Can you call yourself a composer if no one else does? And why is the performer rather than the composer called the artist in performances and on recordings?
Aside from Michael Jackson’s brushes with the criminal justice system, there is never anything about music on the Times Square news ticker; but maybe that’s okay.
To distinguish between what’s new and what’s old is ultimately a waste of time.
Even when I’m reading fiction, I can’t escape music: in Vikram Seth’s novel, The Golden Gate, the music of Schoenberg is anathema to the protagonist.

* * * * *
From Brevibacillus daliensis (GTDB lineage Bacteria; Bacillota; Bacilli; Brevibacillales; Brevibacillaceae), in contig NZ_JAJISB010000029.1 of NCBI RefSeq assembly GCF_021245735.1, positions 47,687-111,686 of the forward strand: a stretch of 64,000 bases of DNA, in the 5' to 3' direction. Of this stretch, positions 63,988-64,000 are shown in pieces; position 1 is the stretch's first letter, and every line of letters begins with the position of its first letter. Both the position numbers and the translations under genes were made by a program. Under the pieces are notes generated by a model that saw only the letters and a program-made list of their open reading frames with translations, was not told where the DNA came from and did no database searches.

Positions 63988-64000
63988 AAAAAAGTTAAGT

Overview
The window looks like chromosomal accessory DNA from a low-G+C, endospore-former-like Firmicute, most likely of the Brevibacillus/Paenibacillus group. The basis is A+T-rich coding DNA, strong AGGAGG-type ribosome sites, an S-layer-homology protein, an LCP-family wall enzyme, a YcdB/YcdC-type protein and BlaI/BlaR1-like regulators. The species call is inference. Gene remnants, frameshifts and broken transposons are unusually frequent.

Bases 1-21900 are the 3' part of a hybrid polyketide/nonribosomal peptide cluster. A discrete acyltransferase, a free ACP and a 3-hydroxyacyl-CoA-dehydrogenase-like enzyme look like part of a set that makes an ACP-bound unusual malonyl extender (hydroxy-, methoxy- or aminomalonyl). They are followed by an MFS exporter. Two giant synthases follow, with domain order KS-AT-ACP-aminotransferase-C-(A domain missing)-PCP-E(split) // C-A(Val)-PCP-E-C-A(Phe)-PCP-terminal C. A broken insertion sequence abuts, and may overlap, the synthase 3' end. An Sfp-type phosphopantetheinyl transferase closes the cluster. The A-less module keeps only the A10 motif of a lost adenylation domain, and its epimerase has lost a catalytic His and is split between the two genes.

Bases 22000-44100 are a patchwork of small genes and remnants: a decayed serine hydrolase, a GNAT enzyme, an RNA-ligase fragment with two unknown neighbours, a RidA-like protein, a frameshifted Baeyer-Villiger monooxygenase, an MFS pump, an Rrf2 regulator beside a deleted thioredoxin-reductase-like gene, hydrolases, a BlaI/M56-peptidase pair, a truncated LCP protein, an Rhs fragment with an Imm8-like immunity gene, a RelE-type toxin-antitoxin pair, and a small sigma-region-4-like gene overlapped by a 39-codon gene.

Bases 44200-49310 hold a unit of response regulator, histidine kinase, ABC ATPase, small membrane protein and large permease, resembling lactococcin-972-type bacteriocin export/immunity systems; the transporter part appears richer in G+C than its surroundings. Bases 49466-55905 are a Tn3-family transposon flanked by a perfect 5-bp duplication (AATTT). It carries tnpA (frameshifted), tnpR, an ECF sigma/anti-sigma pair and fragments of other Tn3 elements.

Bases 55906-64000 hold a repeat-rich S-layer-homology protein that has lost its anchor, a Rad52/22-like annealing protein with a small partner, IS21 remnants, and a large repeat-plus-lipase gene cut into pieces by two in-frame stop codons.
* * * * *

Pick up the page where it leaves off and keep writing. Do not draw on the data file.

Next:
The ideas of George Rochberg seem a remarkable prophecy of the polystylism of today’s contemporary music landscape, yet Rochberg’s own music is sadly neglected and his wrtitings about music alternately provoke irrational vitriol or hyberbole.
The magic of music is that, while it exists in time, it has the ability to bend time. So why do so many concerts list the duration of each of the works on the program?
NPR has cancelled their two remaining syndicated programs devoted to classical music: Performance Today and SymphonyCast, but I’m not terribly shocked.
In a world where most composers are self-published, wouldn’t the use of opus numbers today seem like the ultimate act of hubris?